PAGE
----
Anna Wintour

“No one would bother disputing the assertion that Wintour is the most powerful person in fashion, and that she exerts her power in a variety of directions, beyond editorial decisions. But what’s the impact of all that power? And, more, what’s the downside?” —Cathy Horyn, on Anna’s “60 Minutes” segment.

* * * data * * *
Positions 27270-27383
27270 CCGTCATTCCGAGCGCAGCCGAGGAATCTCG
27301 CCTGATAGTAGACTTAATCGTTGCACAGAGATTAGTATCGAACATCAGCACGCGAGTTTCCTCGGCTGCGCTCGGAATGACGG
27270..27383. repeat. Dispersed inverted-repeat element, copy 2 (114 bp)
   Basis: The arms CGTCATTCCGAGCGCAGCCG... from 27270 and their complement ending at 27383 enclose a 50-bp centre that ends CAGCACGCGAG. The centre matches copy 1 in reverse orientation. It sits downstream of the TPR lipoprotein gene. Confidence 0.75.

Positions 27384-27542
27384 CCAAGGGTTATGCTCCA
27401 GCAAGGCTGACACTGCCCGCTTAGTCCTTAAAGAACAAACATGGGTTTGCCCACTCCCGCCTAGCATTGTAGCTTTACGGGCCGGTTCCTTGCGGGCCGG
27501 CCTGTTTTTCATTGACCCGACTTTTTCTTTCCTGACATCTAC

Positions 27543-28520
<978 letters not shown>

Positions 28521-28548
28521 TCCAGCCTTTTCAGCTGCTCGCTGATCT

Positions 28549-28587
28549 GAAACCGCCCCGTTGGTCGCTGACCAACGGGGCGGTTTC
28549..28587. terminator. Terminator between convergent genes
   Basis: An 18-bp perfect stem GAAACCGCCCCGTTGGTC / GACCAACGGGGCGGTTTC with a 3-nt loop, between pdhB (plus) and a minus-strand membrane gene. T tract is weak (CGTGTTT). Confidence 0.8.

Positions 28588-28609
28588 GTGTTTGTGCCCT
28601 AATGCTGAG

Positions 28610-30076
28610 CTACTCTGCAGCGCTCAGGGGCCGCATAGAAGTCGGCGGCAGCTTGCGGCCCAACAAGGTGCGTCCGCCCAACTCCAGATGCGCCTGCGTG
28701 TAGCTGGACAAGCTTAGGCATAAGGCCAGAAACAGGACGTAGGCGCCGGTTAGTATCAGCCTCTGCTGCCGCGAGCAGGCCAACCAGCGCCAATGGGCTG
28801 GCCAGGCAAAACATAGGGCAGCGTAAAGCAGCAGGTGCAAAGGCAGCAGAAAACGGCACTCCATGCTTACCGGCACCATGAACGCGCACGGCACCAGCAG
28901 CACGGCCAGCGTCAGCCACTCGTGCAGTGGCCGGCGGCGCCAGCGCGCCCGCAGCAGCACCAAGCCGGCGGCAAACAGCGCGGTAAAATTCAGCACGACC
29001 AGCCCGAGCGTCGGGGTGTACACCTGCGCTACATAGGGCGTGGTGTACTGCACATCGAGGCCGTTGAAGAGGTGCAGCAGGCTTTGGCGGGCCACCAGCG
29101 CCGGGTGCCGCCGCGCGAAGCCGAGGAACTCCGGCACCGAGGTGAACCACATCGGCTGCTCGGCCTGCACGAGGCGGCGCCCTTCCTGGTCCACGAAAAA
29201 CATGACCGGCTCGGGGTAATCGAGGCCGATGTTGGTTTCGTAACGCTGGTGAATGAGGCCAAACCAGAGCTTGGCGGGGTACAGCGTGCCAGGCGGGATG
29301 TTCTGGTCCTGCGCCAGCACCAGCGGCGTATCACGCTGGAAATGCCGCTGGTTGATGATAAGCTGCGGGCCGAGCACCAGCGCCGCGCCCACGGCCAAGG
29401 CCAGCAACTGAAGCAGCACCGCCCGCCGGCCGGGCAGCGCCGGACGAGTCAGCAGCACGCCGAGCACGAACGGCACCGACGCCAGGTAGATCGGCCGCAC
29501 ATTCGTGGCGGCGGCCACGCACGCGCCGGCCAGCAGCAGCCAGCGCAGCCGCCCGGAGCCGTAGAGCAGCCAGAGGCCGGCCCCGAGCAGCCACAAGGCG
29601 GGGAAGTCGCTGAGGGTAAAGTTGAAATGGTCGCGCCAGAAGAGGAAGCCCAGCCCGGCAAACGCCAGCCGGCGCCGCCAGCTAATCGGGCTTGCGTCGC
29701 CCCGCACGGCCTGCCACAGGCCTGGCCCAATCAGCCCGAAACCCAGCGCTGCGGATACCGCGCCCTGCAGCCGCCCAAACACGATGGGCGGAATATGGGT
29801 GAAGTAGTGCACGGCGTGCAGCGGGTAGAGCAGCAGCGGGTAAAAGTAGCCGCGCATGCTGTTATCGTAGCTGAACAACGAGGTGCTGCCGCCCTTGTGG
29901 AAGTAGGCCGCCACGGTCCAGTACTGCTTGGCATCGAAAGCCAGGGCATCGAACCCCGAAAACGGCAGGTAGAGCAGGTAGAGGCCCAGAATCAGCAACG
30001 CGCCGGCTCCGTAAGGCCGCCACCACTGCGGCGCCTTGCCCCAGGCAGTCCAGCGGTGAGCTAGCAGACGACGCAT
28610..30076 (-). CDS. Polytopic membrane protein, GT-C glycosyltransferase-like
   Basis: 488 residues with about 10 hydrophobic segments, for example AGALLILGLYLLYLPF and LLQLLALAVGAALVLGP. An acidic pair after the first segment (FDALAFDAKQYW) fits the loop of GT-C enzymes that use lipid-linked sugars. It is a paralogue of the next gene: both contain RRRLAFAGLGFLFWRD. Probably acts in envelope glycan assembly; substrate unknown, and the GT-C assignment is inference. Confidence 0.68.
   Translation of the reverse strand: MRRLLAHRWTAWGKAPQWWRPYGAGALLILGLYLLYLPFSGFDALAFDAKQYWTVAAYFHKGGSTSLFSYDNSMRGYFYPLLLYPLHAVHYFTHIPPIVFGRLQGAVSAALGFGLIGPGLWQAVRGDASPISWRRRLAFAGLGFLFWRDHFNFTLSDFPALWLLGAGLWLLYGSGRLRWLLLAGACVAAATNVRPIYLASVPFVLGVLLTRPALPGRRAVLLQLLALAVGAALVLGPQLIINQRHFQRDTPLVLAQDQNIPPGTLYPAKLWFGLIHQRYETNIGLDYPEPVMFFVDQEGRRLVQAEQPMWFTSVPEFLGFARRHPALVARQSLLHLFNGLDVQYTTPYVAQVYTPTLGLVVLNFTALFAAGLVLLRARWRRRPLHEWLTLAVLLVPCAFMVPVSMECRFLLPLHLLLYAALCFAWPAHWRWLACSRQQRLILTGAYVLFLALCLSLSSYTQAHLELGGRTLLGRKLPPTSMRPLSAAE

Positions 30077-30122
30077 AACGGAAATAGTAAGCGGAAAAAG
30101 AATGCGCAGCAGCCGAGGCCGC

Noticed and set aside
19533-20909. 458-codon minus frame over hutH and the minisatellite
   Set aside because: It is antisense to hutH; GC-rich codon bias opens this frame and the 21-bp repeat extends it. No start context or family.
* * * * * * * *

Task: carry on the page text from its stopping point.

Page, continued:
Well, she is fabulous...  Vogue has and forever will be my magazine of choice.  Wintour has held the position of editor-in-chief of American Vogue since 1988.  But Cathy Horyn raises a good point, what’s exactly is the impact of all that power? And, more importantly, what’s the downside?  Is there a downside?  All of us know (or perhaps we don't?), Wintour is a signature face at all the top fashion shows.  Hell, and her presence has made her an iconic figure.  I suppose her large black rimmed glasses and bob haircut don't exactly help her blend into the crowd.  Regardless, her presence at these shows aid her with ammunition to fire at us via Vogue and other publications and through the artists that she inspires.  The positive side is she's a innovative working woman who serves as the inciting cause of many independent fashionistas.  Despite her applause-worthy guidance I'm thinking maybe we shouldn't give her that much credit, after all there are many noteworthy bloggers out there who do just as good a job (if not better?).  So, in addressing the downside of Wintour's power in the fashion world that Cathy Horyn so bravely brings up, I would say that innovation is on the rise.  Younger generations have what it takes to grasp the torch from Wintour and run with it.  If blogs aren't enough evidence of this I don't know what is.  One thing I will applaud Wintour for, however, is her dedication and determination to support younger fashion designers that are on the rise...  Hmm... But what about the rest of us Anna?

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